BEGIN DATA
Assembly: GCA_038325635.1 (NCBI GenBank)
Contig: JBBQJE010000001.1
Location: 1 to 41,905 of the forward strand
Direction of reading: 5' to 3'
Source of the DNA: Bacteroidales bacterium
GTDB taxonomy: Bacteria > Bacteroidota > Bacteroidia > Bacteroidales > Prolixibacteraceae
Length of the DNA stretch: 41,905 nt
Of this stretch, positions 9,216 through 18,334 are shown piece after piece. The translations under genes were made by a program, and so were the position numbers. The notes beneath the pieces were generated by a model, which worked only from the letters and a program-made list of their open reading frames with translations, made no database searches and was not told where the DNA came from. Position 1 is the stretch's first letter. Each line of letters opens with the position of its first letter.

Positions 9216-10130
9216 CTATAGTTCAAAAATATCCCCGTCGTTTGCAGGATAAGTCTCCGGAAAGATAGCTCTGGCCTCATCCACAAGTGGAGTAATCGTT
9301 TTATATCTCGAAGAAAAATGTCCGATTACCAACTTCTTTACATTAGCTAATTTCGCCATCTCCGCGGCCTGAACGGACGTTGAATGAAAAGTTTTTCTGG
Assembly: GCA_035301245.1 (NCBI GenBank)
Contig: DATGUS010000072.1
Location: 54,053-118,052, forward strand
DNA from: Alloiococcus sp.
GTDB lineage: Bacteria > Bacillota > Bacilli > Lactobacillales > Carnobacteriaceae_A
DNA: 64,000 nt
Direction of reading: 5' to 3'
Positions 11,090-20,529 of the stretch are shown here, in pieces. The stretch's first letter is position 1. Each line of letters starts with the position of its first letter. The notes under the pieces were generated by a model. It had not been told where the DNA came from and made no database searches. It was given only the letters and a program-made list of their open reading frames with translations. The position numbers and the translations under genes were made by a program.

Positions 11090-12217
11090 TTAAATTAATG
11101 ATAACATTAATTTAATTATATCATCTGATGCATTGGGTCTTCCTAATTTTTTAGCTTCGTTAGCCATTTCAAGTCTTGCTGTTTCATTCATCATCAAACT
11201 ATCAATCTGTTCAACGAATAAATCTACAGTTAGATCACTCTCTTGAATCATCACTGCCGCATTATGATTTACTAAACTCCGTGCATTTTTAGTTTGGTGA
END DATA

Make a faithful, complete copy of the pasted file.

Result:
Assembly: GCA_038325635.1 (NCBI GenBank)
Contig: JBBQJE010000001.1
Location: 1 to 41,905 of the forward strand
Direction of reading: 5' to 3'
Source of the DNA: Bacteroidales bacterium
GTDB taxonomy: Bacteria > Bacteroidota > Bacteroidia > Bacteroidales > Prolixibacteraceae
Length of the DNA stretch: 41,905 nt
Of this stretch, positions 9,216 through 18,334 are shown piece after piece. The translations under genes were made by a program, and so were the position numbers. The notes beneath the pieces were generated by a model, which worked only from the letters and a program-made list of their open reading frames with translations, made no database searches and was not told where the DNA came from. Position 1 is the stretch's first letter. Each line of letters opens with the position of its first letter.

Positions 9216-10130
9216 CTATAGTTCAAAAATATCCCCGTCGTTTGCAGGATAAGTCTCCGGAAAGATAGCTCTGGCCTCATCCACAAGTGGAGTAATCGTT
9301 TTATATCTCGAAGAAAAATGTCCGATTACCAACTTCTTTACATTAGCTAATTTCGCCATCTCCGCGGCCTGAACGGACGTTGAATGAAAAGTTTTTCTGG
Assembly: GCA_035301245.1 (NCBI GenBank)
Contig: DATGUS010000072.1
Location: 54,053-118,052, forward strand
DNA from: Alloiococcus sp.
GTDB lineage: Bacteria > Bacillota > Bacilli > Lactobacillales > Carnobacteriaceae_A
DNA: 64,000 nt
Direction of reading: 5' to 3'
Positions 11,090-20,529 of the stretch are shown here, in pieces. The stretch's first letter is position 1. Each line of letters starts with the position of its first letter. The notes under the pieces were generated by a model. It had not been told where the DNA came from and made no database searches. It was given only the letters and a program-made list of their open reading frames with translations. The position numbers and the translations under genes were made by a program.

Positions 11090-12217
11090 TTAAATTAATG
11101 ATAACATTAATTTAATTATATCATCTGATGCATTGGGTCTTCCTAATTTTTTAGCTTCGTTAGCCATTTCAAGTCTTGCTGTTTCATTCATCATCAAACT
11201 ATCAATCTGTTCAACGAATAAATCTACAGTTAGATCACTCTCTTGAATCATCACTGCCGCATTATGATTTACTAAACTCCGTGCATTTTTAGTTTGGTGA